Sokolow was granted an audience with Pope Benedict XV on 6 May 1917. Sokolow's notes of the meeting – the only meeting records known to historians – stated that the Pope expressed general sympathy and support for the Zionist project.[xiv] On 21 May 1917 Angelo Sereni, president of the Committee of the Jewish Communities,[p] presented Sokolow to Sidney Sonnino, the Italian Minister of Foreign Affairs. He was also received by Paolo Boselli, the Italian prime minister. Sonnino arranged for the secretary general of the ministry to send a letter to the effect that, although he could not express himself on the merits of a program which concerned all the allies, "generally speaking" he was not opposed to the legitimate claims of the Jews. On his return journey, Sokolow met with French leaders again and secured a letter dated 4 June 1917, giving assurances of sympathy towards the Zionist cause by Jules Cambon, head of the political section of the French foreign ministry. This letter was not published, but was deposited at the British Foreign Office.[xv]
Following the United States' entry into the war on 6 April, the British Foreign Secretary led the Balfour Mission to Washington D.C. and New York, where he spent a month between mid-April and mid-May. During the trip he spent significant time discussing Zionism with Louis Brandeis, a leading Zionist and a close ally of Wilson who had been appointed as a Supreme Court Justice a year previously.[q]
June and July: Decision to prepare a declaration
By 13 June 1917, it was acknowledged by Ronald Graham, head of the Foreign Office's Middle Eastern affairs department, that the three most relevant politicians – the Prime Minister, the Foreign Secretary, and the Parliamentary Under-Secretary of State for Foreign Affairs, Lord Robert Cecil – were all in favour of Britain supporting the Zionist movement;[r] on the same day Weizmann had written to Graham to advocate for a public declaration.[s]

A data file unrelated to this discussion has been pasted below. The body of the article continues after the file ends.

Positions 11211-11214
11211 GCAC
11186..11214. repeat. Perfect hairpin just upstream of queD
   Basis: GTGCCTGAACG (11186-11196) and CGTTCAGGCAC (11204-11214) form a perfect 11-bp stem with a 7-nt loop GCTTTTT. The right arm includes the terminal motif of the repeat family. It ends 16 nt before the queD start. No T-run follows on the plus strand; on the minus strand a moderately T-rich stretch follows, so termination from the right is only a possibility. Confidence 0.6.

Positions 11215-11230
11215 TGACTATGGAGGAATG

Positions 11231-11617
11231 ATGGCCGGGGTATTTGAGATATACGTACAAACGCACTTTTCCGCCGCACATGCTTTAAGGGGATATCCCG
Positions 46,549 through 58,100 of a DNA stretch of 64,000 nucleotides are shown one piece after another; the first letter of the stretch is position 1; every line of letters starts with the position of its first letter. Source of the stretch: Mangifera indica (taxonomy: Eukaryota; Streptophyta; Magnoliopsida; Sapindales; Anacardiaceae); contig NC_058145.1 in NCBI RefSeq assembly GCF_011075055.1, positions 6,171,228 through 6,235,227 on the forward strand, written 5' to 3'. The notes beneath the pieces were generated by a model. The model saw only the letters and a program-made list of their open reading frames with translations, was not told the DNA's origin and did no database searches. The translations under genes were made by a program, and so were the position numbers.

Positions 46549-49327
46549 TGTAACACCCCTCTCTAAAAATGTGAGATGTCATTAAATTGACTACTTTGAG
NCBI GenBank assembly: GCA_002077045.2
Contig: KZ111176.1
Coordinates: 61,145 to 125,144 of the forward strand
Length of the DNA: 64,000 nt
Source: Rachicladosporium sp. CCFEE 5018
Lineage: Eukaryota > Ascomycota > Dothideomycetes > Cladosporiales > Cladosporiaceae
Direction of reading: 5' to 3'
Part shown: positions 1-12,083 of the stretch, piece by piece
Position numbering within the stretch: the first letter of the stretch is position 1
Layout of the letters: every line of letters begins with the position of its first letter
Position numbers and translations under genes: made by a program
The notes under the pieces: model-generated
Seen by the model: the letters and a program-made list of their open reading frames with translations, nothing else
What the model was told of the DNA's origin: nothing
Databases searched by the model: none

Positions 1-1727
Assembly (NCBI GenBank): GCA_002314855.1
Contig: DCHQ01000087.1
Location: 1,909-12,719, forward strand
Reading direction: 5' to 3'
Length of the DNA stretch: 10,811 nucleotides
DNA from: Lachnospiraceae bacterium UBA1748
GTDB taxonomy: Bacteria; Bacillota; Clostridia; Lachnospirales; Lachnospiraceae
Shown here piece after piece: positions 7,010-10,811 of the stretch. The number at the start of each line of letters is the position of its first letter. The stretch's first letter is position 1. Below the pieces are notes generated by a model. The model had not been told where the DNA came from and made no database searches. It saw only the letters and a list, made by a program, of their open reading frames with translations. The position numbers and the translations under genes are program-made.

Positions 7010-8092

Six days later, at a meeting on 19 June, Balfour asked Lord Rothschild and Weizmann to submit a formula for a declaration. Over the next few weeks, a 143-word draft was prepared by the Zionist negotiating committee, but it was considered too specific on sensitive areas by Sykes, Graham and Rothschild. Separately, a very different draft had been prepared by the Foreign Office, described in 1961 by Harold Nicolson – who had been involved in preparing the draft – as proposing a "sanctuary for Jewish victims of persecution". The Foreign Office draft was strongly opposed by the Zionists, and was discarded; no copy of the draft has been found in the Foreign Office archives.
Following further discussion, a revised – and at just 46 words in length, much shorter – draft declaration was prepared and sent by Lord Rothschild to Balfour on 18 July. It was received by the Foreign Office, and the matter was brought to the Cabinet for formal consideration.
September and October: American consent and War Cabinet approval
The decision to release the declaration was taken by the British War Cabinet on 31 October 1917. This followed discussion at four War Cabinet meetings (including the 31 October meeting) over the space of the previous two months. In order to aid the discussions, the War Cabinet Secretariat, led by Maurice Hankey and supported by his Assistant Secretaries – primarily Sykes and his fellow Conservative MP and pro-Zionist Leo Amery – solicited outside perspectives to put before the Cabinet. These included the views of government ministers, war allies – notably from President Woodrow Wilson – and in October, formal submissions from six Zionist leaders and four non-Zionist Jews.
British officials asked President Wilson for his consent on the matter on two occasions – first on 3 September, when he replied the time was not ripe, and later on 6 October, when he agreed with the release of the declaration.
Excerpts from the minutes of these four War Cabinet meetings provide a description of the primary factors that the ministers considered:
- 3 September 1917: "With reference to a suggestion that the matter might be postponed, [Balfour] pointed out that this was a question on which the Foreign Office had been very strongly pressed for a long time past. There was a very strong and enthusiastic organisation, more particularly in the United States, who were zealous in this matter, and his belief was that it would be of most substantial assistance to the Allies to have the earnestness and enthusiasm of these people enlisted on our side. To do nothing was to risk a direct breach with them, and it was necessary to face this situation."